US Stocks Tumble as Oil Rig Count Climbs

New York (Dec 19)  Stocks continued their slide on Friday afternoon as a rise in active oil rigs in the U.S. pressured crude oil prices. The S&P 500 was down 1.2%, the Dow Jones Industrial Average slid 1.6%, or 274 points, and the Nasdaq fell 1.1%.

Crude oil fell as a weekly count of active rigs increased for the first time in five weeks. Data from Baker Hughes showed the number of oil-drilling rigs climbed by 17 to 541. West Texas Intermediate crude oil fell 0.74% to $34.69 a barrel on Friday. The commodity had closed at its lowest level since 2009 on Thursday after data on U.S. inventories stoked fears over a supply glut.

Also moving commodity markets Friday was the U.S. House of Representatives passage of a $1.1 trillion spending bill that provides funding to government agencies through September 2016 and also lifts a 40-year-old ban on U.S. crude oil exports. The bill has been sent to the Senate. Detractors of the ban had argued that limitless oil exports would boost the U.S. economy and bolster national security.

Trading was more volatile during the quadruple-witching session, one of four days of the year in which futures and options contracts expire at once. The Volatility Index, otherwise known as the "fear index," increased 4.3% to 19.75.

The Bank of Japan unveiled an unexpected new stimulus program on Friday, surprising investors and pulling the U.S. dollar lower against the Japanese yen. The central bank said it would begin buying exchange-traded funds which include firms making investment in "physical and human capital." The BOJ has approved purchases at an annual rate of 300 billion yen ($2.46 billion).

Disney (DIS)  fell 3.5% on concerns that ESPN will generate less profits in 2016 than it did this year. The influential media analyst Rich Greenfield of BTIG, in an investor note, downgraded Disney shares to "sell," something analysts rarely do, arguing that ESPN was too aggressive in securing long-term sports rights contracts.

"Not only did Disney overpay for individual sports rights packages, they also acquired too many sports rights in an effort to prevent new competitors such as Fox Sports 1 and NBC Sports from growing stronger," Greenfield wrote.

BTIG's downgrade comes as Disney climbed 19% this year before Friday compared to the S&P 500 that has fallen 1.7% this year and the S&P 500 Media Index, which has dropped 5% even as it includes Disney.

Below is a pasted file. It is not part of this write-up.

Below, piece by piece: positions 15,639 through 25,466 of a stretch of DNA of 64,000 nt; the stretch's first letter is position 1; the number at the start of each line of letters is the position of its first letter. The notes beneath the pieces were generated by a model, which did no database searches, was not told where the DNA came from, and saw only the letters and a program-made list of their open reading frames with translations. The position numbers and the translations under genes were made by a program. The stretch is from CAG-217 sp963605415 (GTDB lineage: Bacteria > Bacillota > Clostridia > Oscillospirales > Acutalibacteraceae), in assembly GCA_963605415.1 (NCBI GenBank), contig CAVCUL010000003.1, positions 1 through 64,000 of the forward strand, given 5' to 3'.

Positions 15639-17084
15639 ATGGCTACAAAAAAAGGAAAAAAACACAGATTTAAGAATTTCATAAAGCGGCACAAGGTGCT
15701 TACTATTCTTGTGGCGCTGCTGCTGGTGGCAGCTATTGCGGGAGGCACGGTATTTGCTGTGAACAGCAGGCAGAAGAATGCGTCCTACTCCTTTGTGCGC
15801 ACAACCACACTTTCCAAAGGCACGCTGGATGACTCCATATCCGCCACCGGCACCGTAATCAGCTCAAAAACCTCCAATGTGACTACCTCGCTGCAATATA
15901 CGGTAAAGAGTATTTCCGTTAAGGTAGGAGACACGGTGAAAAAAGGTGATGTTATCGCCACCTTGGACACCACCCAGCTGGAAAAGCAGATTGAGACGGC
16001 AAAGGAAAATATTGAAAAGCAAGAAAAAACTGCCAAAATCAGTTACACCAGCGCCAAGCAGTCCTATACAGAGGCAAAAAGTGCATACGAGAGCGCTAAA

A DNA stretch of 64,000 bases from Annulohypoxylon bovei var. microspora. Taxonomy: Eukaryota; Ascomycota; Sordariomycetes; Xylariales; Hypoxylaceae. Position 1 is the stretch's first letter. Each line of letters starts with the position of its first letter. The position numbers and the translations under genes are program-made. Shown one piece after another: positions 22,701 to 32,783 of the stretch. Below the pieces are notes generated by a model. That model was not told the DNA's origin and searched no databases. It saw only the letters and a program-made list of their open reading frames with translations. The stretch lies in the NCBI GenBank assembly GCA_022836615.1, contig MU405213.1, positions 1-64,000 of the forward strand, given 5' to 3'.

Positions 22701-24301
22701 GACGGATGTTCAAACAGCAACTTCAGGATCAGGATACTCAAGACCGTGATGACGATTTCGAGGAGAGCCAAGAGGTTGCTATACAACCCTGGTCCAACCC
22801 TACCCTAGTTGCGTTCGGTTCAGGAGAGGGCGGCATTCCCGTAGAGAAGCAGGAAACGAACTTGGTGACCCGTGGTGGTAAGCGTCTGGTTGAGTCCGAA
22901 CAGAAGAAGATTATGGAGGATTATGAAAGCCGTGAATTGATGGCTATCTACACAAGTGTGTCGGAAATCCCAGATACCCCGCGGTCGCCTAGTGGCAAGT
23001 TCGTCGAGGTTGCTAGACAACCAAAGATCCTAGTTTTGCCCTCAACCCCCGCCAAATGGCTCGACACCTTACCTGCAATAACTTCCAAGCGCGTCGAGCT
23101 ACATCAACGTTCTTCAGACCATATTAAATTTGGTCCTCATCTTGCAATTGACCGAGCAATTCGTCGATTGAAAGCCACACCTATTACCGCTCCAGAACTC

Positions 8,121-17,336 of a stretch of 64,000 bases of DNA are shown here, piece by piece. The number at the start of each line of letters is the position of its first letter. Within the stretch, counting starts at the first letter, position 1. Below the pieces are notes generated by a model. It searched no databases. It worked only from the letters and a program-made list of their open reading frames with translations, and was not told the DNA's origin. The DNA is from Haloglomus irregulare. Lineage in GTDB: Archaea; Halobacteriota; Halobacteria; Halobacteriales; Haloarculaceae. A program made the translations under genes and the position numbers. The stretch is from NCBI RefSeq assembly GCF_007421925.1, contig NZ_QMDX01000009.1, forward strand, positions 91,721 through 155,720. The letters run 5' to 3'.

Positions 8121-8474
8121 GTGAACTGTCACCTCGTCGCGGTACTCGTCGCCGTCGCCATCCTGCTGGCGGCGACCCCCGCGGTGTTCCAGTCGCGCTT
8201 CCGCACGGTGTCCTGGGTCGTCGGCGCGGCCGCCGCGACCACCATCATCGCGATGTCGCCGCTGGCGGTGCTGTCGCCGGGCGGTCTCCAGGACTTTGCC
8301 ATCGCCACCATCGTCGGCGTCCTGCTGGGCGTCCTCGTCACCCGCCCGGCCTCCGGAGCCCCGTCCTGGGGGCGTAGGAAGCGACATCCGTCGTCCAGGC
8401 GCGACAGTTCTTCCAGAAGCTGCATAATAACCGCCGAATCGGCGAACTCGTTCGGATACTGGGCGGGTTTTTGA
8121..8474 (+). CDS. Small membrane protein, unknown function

GlaxoSmithKline (GSK - Get Report) agreed to buy Bristol-Myers' (BMY - Get Report) pipeline of HIV drugs for up to $1.5 billion to beef up its own portfolio. The drugmaker will pay $317 million upfront for its late-stage HIV drugs with another $518 million depending on certain commercial milestones. GlaxoSmithKline's HIV drug sales jumped 65% in its third quarter.

Amazon (AMZN - Get Report) is reportedly looking to lease 20 Boeing (BA - Get Report) 767 jets to use for its own deliveries, according to The Seattle Times. The e-commerce company is seeking an alternative to United Parcel Service which has struggled to keep up with demand.

Lennar (LEN - Get Report) added 2.5% Friday after posting solid quarterly results that beat analysts' estimates. Revenue from home sales increased 16% over the quarter, while home deliveries jumped 9%.

BlackBerry (BBRY) climbed 10% after narrowing losses in its recent quarter. The smartphone company reported a loss of 3 cents a share, narrower than an estimated loss of 15 cents. Revenue fell to $548 million over the quarter, though came in above expectations of $489 million.

Darden Restaurants (DRI) rose 7% after setting a new $500 million stock buyback program and boosting its quarterly dividend 14% to 50 cents a share. The restaurant chain owner also earned 54 cents a share in its second quarter, 2 cents above estimates.

Red Hat (RHT) was more than 2% higher on Friday after a better-than-expected third quarter. The software developer earned 48 cents a share, 2 cents above estimates, while revenue jumped 15% to 523.6 million.

Source: TheStreet